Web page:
Letters to the Editor
A Blakeslee Voter Speaks
JOHN LAIRD seems to believe the public memory is about as short as the list of his positive accomplishments while in office. Why else would someone who served as chairman of the Assembly Budget Committee, and in that role was a significant architect of the financial mess in which California now finds itself, decide to run again for statewide legislative office? Can't we do better? Recycling is good for the environment, but recycled politicians are societal pollutants who just recycle our legislative mistakes.
It is (past) time for someone new to represent us in Sacramento. Not a recycled-career-politician who should be politically banished for his involvement in bankrupting California. Sorry, Mr. Laird, I have not forgotten and will vote for Mr. Blakeslee rather than give you a new opportunity to further degrade California.
Harding D. McCrat,
Laird, Brown Better Choices
HEY, SARAH PALIN, "is that drill, baby, drill" still working for ya? Now with all the trauma of the gulf spill, Palinites, like Meg Whitman and Sam Blakeslee now running for office, are saying "kill the bullet train."
This reminds me of former football coach George Allen of the Rams, then the Redskins, and father of former Republican Sen. George Allen. He had the mantra "the future is now," meaning he traded his future—his draft picks—for veteran players, for his now, and those teams lost their future for his now. He then left his mess for another coach to fix. I call that reactive. The bullet train would save millions of gallons of wasted aircraft fuel and could be the beginning of weaning ourselves off of fossil fuel. Many countries have already done this. I believe Jerry Brown and John Laird are more proactive about our future.
Dispersant Damage Hidden
BECAUSE of the dispersant Corexit, which is deadly poison to aquatic life, the animals are not immediately washing ashore, and most are on the bottom of the Gulf. The only way we will truly know how many thousands of whales, whale sharks, dolphins, birds, turtles, etc., died is to go to the bottom. Also, animal rescue teams are restricted to look for impacted wildlife on the shores—not to go out on open waters to find them. We'll never really know the extent of the damage to wildlife from this disaster.
Why are there no tankers sucking up the oil? It worked in Saudi Arabia (Google "gulf tankers Saudi") and could control the leak and prevent the underwater oil plumes from reaching land. Also why is there no bioremediation? It worked in Texas on a large spill (see spillfighters.com). And why is EPA allowing BP to poison the Gulf with the deadly dispersant Corexit? If we don't demand an end to all this now we probably deserve to go down the toilet. Fight for the earth, she supports you in every aspect of your life. Now she is dying.
Requiem for Helen Thomas
SHE SAT front row center at every press conference for as long as I can recall as the first woman to be selected in the White House press corps. Helen Thomas is gone, she answered a question instead of asking one and was so bold to criticize or even make a comment on the situation in Palestine. At rare Republican press conferences, Helen was the best part of the long and mostly boring question-and-answer sessions, especially during the last administration. The last four Republican presidents avoided her like the plague, and her latest question to George W. this week went right for the throat as too direct and honest about the two wars he left behind, the kind of questions most progressive thinkers hope are asked so we can speed up political evolution and end this era of spreading fear to garner votes.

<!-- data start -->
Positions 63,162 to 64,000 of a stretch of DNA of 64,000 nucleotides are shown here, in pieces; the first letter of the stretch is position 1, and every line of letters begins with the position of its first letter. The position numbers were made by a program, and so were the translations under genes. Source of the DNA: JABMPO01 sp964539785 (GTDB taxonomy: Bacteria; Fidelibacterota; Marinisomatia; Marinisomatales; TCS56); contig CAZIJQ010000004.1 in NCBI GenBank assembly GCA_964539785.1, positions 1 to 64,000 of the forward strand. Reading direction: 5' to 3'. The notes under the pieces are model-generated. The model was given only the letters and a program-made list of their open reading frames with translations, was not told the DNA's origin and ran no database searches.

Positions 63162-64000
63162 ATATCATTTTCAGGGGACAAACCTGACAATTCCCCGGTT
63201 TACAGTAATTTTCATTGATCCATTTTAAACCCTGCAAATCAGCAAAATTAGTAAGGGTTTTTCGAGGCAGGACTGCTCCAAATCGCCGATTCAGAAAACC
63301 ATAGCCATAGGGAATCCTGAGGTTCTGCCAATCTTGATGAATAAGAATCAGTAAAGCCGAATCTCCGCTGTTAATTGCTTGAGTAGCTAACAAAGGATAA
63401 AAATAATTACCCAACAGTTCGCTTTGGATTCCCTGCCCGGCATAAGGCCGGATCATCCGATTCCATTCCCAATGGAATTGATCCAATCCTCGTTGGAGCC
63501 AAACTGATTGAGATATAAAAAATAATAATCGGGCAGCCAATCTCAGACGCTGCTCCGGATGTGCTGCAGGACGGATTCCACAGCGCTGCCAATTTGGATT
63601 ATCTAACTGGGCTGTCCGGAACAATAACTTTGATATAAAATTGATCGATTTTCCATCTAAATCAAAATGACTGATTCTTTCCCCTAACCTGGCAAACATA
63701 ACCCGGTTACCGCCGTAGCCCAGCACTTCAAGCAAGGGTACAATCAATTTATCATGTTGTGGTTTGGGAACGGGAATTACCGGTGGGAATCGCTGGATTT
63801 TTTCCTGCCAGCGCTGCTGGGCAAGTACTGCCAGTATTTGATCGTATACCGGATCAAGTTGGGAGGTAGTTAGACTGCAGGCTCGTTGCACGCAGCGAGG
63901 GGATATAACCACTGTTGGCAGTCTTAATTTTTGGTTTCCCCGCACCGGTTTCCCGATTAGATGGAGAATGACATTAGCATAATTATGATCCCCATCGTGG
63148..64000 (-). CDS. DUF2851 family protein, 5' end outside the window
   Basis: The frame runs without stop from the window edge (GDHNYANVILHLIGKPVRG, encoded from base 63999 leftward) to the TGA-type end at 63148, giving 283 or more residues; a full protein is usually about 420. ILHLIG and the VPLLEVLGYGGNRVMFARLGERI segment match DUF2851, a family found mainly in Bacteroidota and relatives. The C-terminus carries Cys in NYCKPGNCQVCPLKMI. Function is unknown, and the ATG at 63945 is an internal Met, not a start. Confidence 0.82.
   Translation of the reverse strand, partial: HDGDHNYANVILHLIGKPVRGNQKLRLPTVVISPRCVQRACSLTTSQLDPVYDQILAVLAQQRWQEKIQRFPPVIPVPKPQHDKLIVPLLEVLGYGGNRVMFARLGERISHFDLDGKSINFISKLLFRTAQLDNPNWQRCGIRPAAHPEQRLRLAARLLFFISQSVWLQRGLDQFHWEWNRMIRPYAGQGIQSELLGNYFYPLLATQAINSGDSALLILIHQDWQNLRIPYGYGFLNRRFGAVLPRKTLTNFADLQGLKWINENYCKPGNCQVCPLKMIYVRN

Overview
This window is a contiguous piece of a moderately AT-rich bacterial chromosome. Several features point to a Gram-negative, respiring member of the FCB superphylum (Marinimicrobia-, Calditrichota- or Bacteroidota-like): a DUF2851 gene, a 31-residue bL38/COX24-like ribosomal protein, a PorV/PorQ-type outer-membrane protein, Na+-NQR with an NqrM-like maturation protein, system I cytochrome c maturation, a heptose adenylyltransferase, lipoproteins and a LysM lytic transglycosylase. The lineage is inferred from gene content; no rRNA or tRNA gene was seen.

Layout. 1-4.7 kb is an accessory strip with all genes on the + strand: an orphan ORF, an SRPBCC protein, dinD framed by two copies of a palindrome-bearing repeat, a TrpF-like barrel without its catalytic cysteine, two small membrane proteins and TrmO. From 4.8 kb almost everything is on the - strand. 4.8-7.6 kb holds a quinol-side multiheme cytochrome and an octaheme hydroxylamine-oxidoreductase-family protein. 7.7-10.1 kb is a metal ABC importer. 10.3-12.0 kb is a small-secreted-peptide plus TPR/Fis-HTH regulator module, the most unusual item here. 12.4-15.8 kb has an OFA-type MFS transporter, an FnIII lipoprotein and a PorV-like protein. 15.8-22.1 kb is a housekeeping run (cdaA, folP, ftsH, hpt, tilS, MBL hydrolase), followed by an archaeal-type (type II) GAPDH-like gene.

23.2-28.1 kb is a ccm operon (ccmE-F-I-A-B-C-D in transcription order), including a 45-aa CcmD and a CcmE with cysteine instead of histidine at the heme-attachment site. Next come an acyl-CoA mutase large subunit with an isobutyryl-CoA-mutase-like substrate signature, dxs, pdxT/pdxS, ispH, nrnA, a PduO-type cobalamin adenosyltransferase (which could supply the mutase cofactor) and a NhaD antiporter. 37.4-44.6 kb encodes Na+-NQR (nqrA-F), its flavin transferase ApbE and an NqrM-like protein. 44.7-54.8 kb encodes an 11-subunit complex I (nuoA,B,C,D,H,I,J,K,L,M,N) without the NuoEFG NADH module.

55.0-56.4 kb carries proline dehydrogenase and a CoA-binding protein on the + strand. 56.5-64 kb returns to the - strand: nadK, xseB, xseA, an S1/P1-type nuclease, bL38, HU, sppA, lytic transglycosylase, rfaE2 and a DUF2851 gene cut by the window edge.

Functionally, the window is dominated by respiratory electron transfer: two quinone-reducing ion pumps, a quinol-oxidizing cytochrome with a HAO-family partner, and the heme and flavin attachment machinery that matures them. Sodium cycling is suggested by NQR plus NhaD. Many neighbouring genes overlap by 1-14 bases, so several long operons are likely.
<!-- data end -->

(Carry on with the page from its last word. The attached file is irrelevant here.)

"Bern," my mother, is the same age as Helen and slightly better at applying lipstick. She asks the most pesky questions and just blurts out what is on her mind, harsh or kind but from the heart. As children are so direct and honest, so are the elderly, the fear is gone and honesty is the only thing that is true and perfect. Helen was the last brutally honest, fearless reporter in the whole crowd. When you are fearful of losing your job for doing the right thing as an investigative journalist then the free speech era is over as we knew it. Corporate-owned media controls it all.
Helen is a hero but she went up against wrong adversary. Sixty years of brilliant journalism should not be marred by a disagreeable statement blown up by media hysterics. We will miss her fidgeting and waving her hand trying to get presidents' attention while they look everywhere in the room but in her direction. She went out with style by daring to question Israel's motives. No politician would ever touch this subject with a 10-foot pole. Thanks Helen, Many of us love you and thank you for all the good work by questioning authority.
In last week's article about Santa Cruz's loud and unruly party houses ("Houses of the Holy Moly," Currents), we incorrectly reported that the group Santa Cruz Neighbors sued landlords Constantin Gehriger and Thomas Foster. The group that sued was the Archer Drive Neighbors. We regret the error.
Also, last week's coverage of funeral services for the late Patrick Dignam included mention of two persons, Messrs. Stephen Dedalus and C.P. M'Coy, erroneously ascribed as attending but who did not, and the regrettable notation as present of a Mr. "L. Boom," whom we wish to correctly identify as L. Bloom. We extend apologies to parties aggrieved by our lapse, and as well our continued sympathies to members of the Dignam family.
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